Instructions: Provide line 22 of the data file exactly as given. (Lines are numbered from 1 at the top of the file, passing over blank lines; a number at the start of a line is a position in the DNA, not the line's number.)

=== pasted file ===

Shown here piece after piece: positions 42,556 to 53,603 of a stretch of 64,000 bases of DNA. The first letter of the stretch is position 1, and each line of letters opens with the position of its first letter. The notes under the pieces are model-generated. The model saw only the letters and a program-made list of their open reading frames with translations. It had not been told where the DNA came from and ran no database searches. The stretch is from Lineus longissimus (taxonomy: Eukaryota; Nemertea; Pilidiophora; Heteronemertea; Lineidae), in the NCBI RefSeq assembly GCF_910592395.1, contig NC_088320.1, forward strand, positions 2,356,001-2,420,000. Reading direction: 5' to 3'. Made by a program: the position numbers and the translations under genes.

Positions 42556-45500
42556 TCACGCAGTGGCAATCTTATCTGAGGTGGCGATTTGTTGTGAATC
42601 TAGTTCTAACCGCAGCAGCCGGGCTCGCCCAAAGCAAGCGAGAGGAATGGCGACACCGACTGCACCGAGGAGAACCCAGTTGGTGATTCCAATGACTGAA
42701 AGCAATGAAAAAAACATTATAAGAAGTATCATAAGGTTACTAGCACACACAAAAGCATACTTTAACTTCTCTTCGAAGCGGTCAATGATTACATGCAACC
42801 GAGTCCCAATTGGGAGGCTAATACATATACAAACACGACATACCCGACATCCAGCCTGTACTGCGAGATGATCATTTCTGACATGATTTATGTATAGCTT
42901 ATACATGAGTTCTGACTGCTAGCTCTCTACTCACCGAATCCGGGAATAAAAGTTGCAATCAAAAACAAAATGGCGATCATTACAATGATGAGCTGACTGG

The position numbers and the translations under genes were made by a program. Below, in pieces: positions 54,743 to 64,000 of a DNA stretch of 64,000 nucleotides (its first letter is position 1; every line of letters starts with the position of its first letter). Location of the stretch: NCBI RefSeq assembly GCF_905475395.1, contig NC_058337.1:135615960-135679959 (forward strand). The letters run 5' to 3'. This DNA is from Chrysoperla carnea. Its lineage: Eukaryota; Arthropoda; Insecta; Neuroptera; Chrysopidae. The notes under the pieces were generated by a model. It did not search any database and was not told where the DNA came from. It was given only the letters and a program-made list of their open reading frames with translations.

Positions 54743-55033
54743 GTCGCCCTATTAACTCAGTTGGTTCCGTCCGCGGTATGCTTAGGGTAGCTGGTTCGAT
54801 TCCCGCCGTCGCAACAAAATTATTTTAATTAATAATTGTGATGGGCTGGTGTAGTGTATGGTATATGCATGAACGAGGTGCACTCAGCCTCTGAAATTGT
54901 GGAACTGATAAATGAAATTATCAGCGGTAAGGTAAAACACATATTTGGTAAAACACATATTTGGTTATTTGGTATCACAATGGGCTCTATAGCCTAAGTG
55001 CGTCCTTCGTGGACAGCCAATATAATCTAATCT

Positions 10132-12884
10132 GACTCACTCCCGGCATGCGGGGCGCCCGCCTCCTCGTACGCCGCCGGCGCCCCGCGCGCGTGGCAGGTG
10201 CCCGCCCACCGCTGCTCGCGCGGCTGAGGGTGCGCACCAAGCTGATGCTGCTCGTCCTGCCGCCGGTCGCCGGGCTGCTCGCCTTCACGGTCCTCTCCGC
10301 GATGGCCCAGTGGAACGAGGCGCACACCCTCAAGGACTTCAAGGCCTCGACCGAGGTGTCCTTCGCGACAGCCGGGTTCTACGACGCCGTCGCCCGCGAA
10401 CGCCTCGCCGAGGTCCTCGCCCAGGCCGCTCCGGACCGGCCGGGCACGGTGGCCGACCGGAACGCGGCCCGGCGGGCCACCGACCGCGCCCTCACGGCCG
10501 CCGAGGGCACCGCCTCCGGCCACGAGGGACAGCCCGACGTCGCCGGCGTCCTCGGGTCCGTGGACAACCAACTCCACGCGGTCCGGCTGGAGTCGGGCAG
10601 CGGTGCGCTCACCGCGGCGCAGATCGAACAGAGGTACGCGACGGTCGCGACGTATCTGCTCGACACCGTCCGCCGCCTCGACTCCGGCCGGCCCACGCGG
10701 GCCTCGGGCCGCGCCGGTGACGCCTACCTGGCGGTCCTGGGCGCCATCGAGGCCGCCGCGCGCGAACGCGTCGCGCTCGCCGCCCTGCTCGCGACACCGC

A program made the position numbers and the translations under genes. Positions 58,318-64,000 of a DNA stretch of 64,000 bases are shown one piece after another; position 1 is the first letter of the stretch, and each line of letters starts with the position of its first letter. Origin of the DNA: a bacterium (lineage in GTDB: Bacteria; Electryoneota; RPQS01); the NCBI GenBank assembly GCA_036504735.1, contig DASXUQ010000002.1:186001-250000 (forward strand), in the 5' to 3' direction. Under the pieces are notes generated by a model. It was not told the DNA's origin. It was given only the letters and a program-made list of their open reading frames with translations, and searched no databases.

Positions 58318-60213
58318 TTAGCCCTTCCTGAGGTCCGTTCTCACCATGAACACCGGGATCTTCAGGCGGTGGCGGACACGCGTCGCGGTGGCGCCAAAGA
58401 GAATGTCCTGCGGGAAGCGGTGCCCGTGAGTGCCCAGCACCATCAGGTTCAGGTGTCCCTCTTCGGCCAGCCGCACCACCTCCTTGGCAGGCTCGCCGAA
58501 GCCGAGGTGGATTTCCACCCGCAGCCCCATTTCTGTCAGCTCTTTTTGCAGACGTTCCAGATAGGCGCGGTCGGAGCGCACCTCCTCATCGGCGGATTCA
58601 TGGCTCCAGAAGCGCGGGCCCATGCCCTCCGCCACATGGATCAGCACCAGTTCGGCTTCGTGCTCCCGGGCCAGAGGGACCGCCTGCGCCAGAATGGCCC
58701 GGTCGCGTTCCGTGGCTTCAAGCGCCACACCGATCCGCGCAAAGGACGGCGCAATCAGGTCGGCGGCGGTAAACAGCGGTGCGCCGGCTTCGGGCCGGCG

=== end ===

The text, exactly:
A program made the position numbers and the translations under genes. Positions 58,318-64,000 of a DNA stretch of 64,000 bases are shown one piece after another; position 1 is the first letter of the stretch, and each line of letters starts with the position of its first letter. Origin of the DNA: a bacterium (lineage in GTDB: Bacteria; Electryoneota; RPQS01); the NCBI GenBank assembly GCA_036504735.1, contig DASXUQ010000002.1:186001-250000 (forward strand), in the 5' to 3' direction. Under the pieces are notes generated by a model. It was not told the DNA's origin. It was given only the letters and a program-made list of their open reading frames with translations, and searched no databases.